After the schadenfreude surrounding news of Rick Perry's indictment subsided on Friday night, America awoke this weekend to a general consensus that the case against the Texas governor was overblown. After a close read of the situation, New York's Jon Chait summed it up thusly: "Perry may not be much smarter than a ham sandwich, but he is exactly as guilty as one."
What had first appeared a gross abuse of power seemed more reasonable given the revelation that the public official he sought to oust was caught driving very, very drunk. Indeed, upon a little analysis, Perry's conclusion that District Attorney Rosemary Lehmberg was no longer fit to lead the Public Integrity Unit in Travis County seemed, if anything, perfectly logical.
Casting the indictment as part of a liberal witch hunt, Perry stood behind his actions in media appearances over the weekend, and conservatives across the spectrum helped bolster his case. "Breaking: Travis County prosecutor indicts Rick Perry for trying to cut the prosecutor's budget," tweeted conservative writer Erick Erickson. Ron Paul, after noting that he's no fan of the governor, told Andrea Mitchell the Perry indictment is "pure politics."
If anything, the indictment news cycle has been kind to Perry. "GOP state level activists love nothing more right now than a leader with the guts to stand up against a system they believe is failing the people and protecting the elites," Republican strategist Bruce Haynes of Purple Strategies told Politico. "Ultimately this may not be a threat to Perry as much as it is a gift."
Perry's indictment could even help him rally support in some corners of the GOP. As news of the indictment broke, Perry tweeted a link to his newly formed political-action committee, RickPAC: "I started RickPAC to help elect strong candidates that share the conservative vision for the nation. Donate today!" Whether you think his timing was unfortunate or brilliant depends on your interpretation of the situation, but recall how well Democrats raised funds off impeachment threats.
Perry's biggest vulnerability moving forward is that the case will surely highlight various facets of the cronyism he's long traded in. At the time of Lehmberg's arrest, for instance, her Public Integrity Unit was investigating Perry's appointees at the state's Cancer Prevention Research Institute, which is accused of improperly distributing millions in grant money to a Dallas firm with ties to the governor. In revoking the funds for the Public Integrity Unit when Lehmberg refused to step down, Perry was effectively gutting one of the few entities with the capacity to expose his web of political favor-peddling.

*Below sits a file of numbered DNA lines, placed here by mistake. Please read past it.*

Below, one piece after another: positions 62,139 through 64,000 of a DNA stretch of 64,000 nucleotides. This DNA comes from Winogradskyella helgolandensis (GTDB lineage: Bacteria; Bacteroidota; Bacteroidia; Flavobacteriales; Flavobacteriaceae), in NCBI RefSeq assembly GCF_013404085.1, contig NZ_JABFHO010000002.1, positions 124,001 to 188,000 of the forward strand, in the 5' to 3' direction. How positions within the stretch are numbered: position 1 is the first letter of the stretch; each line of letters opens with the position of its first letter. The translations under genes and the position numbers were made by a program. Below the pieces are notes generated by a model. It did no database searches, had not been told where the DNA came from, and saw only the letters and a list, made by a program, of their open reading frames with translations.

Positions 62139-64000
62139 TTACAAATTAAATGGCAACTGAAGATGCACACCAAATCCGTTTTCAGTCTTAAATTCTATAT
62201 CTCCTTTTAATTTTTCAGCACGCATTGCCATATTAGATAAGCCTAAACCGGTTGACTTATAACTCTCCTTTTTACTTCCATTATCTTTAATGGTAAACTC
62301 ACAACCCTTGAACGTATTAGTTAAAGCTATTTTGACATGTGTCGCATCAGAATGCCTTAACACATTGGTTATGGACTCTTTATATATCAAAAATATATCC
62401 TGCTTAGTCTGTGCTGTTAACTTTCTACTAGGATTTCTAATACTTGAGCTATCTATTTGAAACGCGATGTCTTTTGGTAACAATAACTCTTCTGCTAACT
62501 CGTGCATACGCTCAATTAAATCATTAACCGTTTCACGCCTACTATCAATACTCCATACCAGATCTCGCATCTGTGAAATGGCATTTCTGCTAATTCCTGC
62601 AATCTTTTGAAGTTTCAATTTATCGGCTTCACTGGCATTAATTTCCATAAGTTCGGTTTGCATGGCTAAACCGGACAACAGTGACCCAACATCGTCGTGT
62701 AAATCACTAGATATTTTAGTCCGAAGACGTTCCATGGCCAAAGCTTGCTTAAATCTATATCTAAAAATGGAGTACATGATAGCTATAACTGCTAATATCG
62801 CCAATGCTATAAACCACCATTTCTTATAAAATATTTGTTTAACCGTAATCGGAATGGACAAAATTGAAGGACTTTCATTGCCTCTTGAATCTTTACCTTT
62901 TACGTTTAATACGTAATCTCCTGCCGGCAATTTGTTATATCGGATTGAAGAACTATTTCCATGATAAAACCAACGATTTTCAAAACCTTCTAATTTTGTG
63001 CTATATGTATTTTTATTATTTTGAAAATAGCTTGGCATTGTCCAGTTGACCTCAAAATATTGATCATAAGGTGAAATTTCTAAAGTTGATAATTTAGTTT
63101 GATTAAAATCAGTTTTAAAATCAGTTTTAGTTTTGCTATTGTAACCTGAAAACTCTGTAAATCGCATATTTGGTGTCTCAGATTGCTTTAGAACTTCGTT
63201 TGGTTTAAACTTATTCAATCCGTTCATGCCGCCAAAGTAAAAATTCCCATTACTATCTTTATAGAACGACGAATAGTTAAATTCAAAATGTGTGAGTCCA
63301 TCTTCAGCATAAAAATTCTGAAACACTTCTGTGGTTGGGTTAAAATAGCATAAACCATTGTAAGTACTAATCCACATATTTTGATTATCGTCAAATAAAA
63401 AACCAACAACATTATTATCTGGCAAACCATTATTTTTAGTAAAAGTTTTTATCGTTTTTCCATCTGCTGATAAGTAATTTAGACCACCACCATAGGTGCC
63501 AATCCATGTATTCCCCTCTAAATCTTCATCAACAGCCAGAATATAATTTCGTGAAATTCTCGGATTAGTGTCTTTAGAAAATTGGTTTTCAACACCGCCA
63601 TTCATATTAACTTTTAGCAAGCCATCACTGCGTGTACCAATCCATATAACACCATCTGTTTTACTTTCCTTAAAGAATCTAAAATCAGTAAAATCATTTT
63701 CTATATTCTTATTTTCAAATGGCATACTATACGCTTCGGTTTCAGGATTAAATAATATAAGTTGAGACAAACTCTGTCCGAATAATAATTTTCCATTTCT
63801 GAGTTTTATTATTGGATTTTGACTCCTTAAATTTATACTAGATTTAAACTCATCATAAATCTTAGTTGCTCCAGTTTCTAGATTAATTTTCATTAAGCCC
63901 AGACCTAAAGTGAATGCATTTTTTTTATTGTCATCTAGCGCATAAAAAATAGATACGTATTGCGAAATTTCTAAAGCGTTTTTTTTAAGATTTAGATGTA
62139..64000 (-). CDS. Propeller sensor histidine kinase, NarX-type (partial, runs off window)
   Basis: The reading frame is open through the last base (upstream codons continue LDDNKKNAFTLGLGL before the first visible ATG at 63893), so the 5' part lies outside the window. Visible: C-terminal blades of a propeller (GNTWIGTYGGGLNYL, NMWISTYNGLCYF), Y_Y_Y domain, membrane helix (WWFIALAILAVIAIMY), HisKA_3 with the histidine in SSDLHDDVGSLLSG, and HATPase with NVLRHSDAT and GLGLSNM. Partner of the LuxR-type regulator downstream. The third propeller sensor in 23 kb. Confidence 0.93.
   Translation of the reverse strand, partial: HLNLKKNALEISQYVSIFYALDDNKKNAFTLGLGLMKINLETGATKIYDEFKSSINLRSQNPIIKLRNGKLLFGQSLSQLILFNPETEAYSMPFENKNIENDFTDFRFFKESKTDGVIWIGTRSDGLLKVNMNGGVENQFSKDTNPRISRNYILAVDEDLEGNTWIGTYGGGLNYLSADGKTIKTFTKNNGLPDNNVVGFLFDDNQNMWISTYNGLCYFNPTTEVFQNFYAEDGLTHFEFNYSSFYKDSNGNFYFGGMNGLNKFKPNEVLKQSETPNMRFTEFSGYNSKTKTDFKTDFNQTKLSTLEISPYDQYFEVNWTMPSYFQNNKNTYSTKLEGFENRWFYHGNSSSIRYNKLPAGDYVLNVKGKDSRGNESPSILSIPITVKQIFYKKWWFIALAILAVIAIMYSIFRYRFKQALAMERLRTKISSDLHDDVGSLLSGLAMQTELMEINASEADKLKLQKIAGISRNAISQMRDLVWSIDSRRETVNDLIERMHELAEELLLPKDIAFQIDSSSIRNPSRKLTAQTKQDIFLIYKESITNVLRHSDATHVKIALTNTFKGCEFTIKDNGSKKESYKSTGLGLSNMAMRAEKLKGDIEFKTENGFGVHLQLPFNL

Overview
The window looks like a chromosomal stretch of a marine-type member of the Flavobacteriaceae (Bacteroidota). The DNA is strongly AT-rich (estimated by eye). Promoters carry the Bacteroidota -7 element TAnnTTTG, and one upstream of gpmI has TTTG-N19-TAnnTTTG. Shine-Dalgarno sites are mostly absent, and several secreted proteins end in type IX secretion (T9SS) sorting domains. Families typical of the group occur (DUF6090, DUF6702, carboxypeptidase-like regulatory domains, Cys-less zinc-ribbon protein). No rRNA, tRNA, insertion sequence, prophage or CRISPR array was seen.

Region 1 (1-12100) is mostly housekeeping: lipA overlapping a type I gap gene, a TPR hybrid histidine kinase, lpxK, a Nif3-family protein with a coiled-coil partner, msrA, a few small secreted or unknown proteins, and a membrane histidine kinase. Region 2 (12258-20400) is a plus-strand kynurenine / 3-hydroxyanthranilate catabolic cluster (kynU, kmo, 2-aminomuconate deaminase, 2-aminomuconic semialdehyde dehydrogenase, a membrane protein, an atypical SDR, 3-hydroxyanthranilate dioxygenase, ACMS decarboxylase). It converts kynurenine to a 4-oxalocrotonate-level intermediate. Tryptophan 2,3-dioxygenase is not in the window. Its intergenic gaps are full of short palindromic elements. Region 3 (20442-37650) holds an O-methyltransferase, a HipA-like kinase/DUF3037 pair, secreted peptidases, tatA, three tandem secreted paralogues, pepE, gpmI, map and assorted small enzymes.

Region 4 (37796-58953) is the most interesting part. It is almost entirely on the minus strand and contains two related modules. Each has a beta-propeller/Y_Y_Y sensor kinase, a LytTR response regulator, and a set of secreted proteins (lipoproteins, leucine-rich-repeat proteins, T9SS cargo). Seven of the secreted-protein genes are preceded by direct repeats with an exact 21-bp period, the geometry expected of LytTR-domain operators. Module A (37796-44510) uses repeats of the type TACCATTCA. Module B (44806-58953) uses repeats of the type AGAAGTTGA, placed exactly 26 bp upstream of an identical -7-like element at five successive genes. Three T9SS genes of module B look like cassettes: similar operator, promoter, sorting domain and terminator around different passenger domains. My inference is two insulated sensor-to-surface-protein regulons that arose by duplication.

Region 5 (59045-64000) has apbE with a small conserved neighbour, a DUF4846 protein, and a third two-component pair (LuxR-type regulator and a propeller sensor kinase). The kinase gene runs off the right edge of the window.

Such tactics, Alec MacGillis argued recently in The New Republic, are perfectly in line with the governor's character. "Where Perry made his mark, once he ascended to the governorship," wrote MacGillis, who profiled Perry for the magazine in 2011, "was not in advancing a policy agenda but in wielding power to curry favor with the wealthy supporters who made him the most formidable fundraiser in the history of a state with next to no limits on campaign contributions. Often, this meant taking actions that were in contravention of some elements of conservative orthodoxy." Had his presidential campaign not self-combusted sometime during the 2012 Republican debates, the American public might have become better acquainted with this side of Perry.
And yet, allegations of cronyism are decidedly not the question at hand. Instead, it's whether it was legal for Perry to use strong-arm tactics to pressure a genuinely compromised public official out of her job (and if he's found guilty, he could be sentenced to prison for anywhere from five to 99 years). As Michael Lind, a veteran of the Texas statehouse, put it Monday in Salon, "This isn't Watergate. It isn't even Bridgegate .... Rosemary Lehmberg does not make a very good martyr for Dems to rally around."
Sure, Perry was happy to be have the occasion to push her out. And it's very possible that, given the opportunity, he'd replace her with someone in his likeness. But, as Axelrod argued earlier, unless it can be shown that Perry was actively trying to scrap the ethics unit for reasons other than getting rid of her, his detractors will have a decidedly uphill climb.